Cloud Reliability, Security, Performance Still a Concern

Performance issues are a factor for the majority of organizations, as well. Seventy-six percent of those who have implemented server virtualization stated that performance was a somewhat/extremely large factor in keeping various constituents from being more confident about placing business-critical applications on virtualized servers. Seventy-two percent of organizations that have implemented hybrid/private clouds cited performance as a significant/extreme challenge.

Among enterprises that have implemented server virtualizations, reliability was the No. 1 concern: 78 percent said it was a somewhat/extremely large factor in keeping various constituents from being more confident about placing mission-critical applications on virtualized servers. Of those who have implemented storage virtualization, 83 percent stated uptime and availability as an important goal.

IT and business out of synch

According to the survey findings, 46 percent of CFOs who are implementing hybrid/private clouds are less than “somewhat open” to moving business-critical applications into those environments. Forty-four percent of CEOs are cautious about moving these applications.

Main concerns cited about virtualization and hybrid cloud deployments are reliability (78 percent), security (76 percent), and performance (76 percent).

In practice, many C-level concerns are unfounded based on responses from IT. For example, concerns about performance are a top reason cited for caution, yet 78 percent to 85 percent of those who deployed server virtualization achieved their goals related to performance.


Enterprise IT’s evolution to the cloud has its fair share of challenges, but also compelling rewards. Despite concerns, most enterprises are implementing virtualization and moving to a cloud computing future. For these enterprises, Symantec offers recommendations to help make the journey as smooth as possible.

  • Ensure alignment between IT and executives in virtualization and cloud initiatives: It is important to show that you can address C-level concerns such as security and availability. Show that their concerns, while important, can be successfully overcome by leveraging existing best practices and robust solutions that ensure valuable information and critical applications are protected and highly available.

  • Don’t operate in a silo when it comes to cloud computing: Virtualization and cloud initiatives are most successful when implemented as mainstream, comprehensive IT initiatives. Because they involve all aspects of IT (servers, storage, network, applications, etc.) they can fail when managed as siloed “special projects.” Rather, treat cloud as an IT-wide initiative with all departments included in planning and implementation.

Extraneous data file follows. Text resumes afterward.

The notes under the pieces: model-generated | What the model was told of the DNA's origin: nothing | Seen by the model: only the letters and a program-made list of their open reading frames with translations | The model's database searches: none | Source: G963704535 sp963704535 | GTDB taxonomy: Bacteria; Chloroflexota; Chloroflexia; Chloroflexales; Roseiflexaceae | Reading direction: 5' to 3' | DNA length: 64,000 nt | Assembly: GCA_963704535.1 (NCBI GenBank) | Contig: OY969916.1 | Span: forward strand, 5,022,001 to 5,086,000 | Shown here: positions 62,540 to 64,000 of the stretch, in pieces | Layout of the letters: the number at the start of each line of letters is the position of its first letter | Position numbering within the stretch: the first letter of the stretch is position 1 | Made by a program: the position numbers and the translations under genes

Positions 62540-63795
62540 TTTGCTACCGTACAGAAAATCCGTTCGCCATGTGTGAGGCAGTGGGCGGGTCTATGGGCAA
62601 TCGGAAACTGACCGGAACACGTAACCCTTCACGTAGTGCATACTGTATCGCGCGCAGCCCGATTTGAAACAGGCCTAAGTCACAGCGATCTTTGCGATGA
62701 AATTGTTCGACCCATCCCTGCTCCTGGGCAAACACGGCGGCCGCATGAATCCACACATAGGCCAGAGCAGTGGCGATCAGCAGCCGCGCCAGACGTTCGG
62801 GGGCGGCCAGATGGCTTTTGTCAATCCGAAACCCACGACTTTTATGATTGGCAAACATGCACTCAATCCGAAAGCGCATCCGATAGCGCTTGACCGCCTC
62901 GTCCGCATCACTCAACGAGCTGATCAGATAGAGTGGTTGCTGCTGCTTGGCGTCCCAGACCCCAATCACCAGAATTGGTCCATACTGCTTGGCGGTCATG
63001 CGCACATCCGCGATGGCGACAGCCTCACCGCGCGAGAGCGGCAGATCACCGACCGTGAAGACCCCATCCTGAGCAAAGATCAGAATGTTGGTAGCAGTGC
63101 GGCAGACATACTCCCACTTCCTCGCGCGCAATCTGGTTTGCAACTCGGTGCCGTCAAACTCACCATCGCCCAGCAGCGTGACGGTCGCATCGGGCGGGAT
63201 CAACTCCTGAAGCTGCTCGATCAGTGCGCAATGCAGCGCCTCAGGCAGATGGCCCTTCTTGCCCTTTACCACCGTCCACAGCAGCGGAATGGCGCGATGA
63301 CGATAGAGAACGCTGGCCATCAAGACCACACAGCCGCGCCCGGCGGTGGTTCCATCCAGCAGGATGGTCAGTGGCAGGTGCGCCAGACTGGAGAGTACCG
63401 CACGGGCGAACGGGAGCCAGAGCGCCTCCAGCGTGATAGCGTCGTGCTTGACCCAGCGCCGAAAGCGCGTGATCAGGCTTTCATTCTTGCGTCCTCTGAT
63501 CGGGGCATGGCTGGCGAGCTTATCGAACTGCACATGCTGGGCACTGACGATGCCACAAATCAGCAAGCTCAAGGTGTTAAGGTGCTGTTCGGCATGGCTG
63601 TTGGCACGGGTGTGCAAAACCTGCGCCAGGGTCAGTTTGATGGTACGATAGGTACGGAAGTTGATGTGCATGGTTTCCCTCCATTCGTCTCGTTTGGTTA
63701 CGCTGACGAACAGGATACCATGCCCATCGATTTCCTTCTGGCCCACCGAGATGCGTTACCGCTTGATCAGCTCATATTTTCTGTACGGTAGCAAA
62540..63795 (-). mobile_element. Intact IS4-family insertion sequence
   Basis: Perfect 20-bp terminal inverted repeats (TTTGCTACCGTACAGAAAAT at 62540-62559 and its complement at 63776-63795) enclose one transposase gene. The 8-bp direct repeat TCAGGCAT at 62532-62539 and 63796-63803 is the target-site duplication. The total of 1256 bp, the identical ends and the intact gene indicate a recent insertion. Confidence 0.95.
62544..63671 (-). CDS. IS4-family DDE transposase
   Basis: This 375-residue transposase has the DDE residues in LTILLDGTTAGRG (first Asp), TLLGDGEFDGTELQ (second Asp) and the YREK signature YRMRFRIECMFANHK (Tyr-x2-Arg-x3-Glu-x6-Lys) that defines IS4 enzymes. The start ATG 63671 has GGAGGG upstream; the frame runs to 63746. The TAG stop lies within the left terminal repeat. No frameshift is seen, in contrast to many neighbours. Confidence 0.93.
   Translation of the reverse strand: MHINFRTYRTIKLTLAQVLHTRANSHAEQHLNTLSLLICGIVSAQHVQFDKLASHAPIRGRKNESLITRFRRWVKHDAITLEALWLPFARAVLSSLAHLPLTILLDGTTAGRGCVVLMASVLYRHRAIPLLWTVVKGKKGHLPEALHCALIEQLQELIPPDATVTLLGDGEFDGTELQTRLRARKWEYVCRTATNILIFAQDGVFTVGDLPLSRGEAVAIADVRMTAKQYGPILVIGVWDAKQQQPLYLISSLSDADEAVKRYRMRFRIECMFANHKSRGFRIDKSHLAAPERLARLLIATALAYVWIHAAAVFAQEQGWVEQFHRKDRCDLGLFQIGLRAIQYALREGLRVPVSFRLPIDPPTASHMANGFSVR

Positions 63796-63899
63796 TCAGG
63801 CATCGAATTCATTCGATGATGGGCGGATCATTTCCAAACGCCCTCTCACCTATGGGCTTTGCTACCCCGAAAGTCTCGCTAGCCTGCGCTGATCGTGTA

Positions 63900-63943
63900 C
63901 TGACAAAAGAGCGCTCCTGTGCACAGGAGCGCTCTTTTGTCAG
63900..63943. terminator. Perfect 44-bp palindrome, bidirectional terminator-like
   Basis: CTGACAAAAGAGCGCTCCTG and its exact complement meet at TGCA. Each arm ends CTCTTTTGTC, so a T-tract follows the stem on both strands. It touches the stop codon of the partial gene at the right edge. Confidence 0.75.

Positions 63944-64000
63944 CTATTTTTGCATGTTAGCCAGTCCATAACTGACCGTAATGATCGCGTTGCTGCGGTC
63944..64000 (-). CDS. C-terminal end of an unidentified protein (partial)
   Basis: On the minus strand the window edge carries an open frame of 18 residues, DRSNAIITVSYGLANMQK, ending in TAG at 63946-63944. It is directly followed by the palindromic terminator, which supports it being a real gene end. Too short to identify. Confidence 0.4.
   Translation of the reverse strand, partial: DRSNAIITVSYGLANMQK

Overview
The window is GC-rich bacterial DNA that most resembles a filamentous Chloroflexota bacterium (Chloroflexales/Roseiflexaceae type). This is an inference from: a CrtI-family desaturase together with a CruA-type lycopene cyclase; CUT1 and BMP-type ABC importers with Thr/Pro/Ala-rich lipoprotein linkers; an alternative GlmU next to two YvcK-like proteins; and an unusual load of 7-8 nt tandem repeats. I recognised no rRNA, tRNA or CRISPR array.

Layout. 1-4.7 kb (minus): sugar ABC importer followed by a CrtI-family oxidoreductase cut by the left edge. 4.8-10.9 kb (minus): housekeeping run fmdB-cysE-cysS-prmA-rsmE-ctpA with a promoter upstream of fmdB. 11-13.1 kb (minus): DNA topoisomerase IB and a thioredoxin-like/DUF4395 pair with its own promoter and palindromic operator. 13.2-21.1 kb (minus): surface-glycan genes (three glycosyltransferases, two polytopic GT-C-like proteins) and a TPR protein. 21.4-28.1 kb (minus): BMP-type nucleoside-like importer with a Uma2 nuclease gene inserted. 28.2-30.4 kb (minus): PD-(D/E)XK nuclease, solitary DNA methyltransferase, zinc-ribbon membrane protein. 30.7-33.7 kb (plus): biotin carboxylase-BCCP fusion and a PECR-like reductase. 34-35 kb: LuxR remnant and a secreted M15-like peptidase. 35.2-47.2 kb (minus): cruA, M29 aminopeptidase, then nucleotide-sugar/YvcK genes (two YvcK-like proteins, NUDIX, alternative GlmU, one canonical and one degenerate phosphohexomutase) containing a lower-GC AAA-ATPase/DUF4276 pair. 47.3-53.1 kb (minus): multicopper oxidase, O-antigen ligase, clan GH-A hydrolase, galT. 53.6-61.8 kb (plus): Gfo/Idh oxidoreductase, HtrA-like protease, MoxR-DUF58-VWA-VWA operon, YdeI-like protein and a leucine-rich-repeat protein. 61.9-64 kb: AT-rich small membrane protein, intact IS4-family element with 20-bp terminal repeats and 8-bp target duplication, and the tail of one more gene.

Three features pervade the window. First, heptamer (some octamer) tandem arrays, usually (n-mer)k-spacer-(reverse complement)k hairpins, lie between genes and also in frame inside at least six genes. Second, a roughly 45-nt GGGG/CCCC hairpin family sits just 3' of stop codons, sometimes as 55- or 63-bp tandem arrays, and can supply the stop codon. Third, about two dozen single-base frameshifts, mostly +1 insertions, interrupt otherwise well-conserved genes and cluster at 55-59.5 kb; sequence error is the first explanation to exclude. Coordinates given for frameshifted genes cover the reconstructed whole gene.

• Leverage and modernize your existing infrastructure: Before you’re ready to implement hybrid/private cloud, make sure you are leveraging the existing infrastructure to achieve the same efficiencies and then modernizing it as needed. Convert static servers, storage and networking into a virtualized pool of resources. Replace static provisioning with self-service provisioning, and make sure to implement monitoring and metering to demonstrate value to the business.

  • Set realistic expectations and track your results: Remember that despite the hype, cloud is a new and still maturing market. Do your homework to set expectations that are realistic, then follow up and track results to identify ways to improve project efficiency going forward.

About the survey

Symantec’s 2011Virtualization and Evolution to the Cloud Survey is the result of research conducted in April 2011 by Applied Research, which surveyed IT and C-level professionals responsible for computers, networks and technology resources at small, medium, and large enterprises (defined as 1,000-2,400, 2,500-4,999, and 5,000+ employees). The report was designed to gauge how organizations plan to move mission-critical initiatives to virtual and hybrid cloud computing environments. The survey included more than 3,700 respondents from 35 countries in North America, EMEA (Europe, Middle East and Africa), Asia Pacific and Latin America.